application firewall settings in Leopard, but Apple no longer provides a GUI
    for controlling ipfw. You have to use Terminal or a third-party utility like
    WaterProof.

    I came upon this issue when I accidentally clicked Deny in one of these
    dialogs while installing a new version of Retrospect Client. Thereafter,
    Client wouldn't receive incoming connections from my Retrospect backup
    server, even though I later added it to the Firewall exceptions list
    manually and marked its internal backup service application 'pitond' to
    allow incoming connections in the Leopard Firewall pane. It turns out that,
    apparently, my clicking Deny had closed the TCP port (497) used by
    Retrospect Client and, as noted above, this ipfw setting trumped the new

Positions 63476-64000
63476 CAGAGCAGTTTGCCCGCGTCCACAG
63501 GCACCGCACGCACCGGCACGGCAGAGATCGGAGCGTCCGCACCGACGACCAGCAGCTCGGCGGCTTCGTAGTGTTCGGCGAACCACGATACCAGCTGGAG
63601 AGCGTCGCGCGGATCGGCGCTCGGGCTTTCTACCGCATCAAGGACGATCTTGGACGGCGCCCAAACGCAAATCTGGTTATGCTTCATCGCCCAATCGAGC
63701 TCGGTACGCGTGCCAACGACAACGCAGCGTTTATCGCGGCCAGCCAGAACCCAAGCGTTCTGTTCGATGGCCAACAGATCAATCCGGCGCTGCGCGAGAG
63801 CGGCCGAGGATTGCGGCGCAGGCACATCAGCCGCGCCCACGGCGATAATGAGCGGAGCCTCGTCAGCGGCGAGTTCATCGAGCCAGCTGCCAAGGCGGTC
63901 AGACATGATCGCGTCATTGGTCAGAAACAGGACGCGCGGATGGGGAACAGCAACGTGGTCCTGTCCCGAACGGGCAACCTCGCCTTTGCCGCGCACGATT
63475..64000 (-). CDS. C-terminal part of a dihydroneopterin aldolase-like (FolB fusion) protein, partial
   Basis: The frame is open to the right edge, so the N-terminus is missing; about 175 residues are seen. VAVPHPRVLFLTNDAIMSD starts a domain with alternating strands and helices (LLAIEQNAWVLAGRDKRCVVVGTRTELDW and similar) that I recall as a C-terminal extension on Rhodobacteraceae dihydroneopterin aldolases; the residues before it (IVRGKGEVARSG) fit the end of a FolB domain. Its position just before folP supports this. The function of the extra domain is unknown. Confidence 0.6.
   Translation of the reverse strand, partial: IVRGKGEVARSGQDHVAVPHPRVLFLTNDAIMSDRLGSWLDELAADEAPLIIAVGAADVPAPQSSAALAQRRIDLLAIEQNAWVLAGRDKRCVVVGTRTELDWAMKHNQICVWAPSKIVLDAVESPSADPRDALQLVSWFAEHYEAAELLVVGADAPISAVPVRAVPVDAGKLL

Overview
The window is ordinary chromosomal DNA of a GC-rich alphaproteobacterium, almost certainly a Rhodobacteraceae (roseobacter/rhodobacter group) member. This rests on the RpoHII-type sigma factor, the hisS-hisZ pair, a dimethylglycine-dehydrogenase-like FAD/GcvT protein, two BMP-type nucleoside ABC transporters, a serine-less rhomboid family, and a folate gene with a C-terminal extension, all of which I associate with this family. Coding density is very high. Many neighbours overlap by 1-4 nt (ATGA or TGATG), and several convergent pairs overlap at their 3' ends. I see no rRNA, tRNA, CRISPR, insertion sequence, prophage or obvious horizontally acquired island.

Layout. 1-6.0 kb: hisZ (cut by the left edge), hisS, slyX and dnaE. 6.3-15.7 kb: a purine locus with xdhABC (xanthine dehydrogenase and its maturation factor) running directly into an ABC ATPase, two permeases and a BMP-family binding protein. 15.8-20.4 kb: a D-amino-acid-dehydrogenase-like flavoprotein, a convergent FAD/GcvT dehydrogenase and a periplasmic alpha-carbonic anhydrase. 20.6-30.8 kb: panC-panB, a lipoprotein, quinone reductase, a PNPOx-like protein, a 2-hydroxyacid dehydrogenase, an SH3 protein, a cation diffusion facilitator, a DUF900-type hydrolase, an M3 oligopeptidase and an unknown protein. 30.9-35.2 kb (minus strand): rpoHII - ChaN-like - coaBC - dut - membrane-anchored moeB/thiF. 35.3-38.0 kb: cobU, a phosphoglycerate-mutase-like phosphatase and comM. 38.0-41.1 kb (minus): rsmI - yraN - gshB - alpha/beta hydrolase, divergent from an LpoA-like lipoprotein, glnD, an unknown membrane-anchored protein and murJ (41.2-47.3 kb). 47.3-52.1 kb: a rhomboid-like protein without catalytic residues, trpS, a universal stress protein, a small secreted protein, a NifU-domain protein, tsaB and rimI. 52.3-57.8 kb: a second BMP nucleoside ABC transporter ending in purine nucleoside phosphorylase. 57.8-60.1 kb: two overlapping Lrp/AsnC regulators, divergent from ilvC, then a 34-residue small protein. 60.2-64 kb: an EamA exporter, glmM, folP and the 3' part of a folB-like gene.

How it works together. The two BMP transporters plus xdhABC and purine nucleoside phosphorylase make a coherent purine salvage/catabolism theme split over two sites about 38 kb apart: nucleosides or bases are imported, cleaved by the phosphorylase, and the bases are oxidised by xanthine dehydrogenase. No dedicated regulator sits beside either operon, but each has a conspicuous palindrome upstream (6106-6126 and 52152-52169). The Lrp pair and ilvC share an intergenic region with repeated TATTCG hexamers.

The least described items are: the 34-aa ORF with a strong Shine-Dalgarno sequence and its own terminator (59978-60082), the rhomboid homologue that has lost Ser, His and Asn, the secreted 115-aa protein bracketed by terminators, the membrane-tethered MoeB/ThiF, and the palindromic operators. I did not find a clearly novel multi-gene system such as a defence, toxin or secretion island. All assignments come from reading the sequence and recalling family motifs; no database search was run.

application Firewall setting that purportedly allowed access. I solved the
    problem by reinstalling Client, and a Client dialog asked whether to open
    the port, to which I replied affirmatively, and then the system asked
    whether to allow incoming access, to which I replied Allow, and now it
    works. Running Network Utility's Port Scan shows that port 497 is now open,
    and Retrospect tech support has confirmed that the Retrospect Client
    installer opens it (if you click the correct button). I presumably could
    have solved the problem by using Terminal to turn on port 497 explicitly,
    instead of running the installer again.

    --

    Bill Cheeseman - <bill...>
    Quechee Software, Quechee, Vermont, USA
    www.quecheesoftware.com

    PreFab Software - www.prefabsoftware.com
  • On 20 Nov 2007, at 00:34, James Bucanek wrote:

    > Poking around, I see these in /var/log/appfirewall.log
    >
    > Nov 19 16:45:37 james-bucaneks-power-mac-g5 Firewall[45]: QRecall
    > is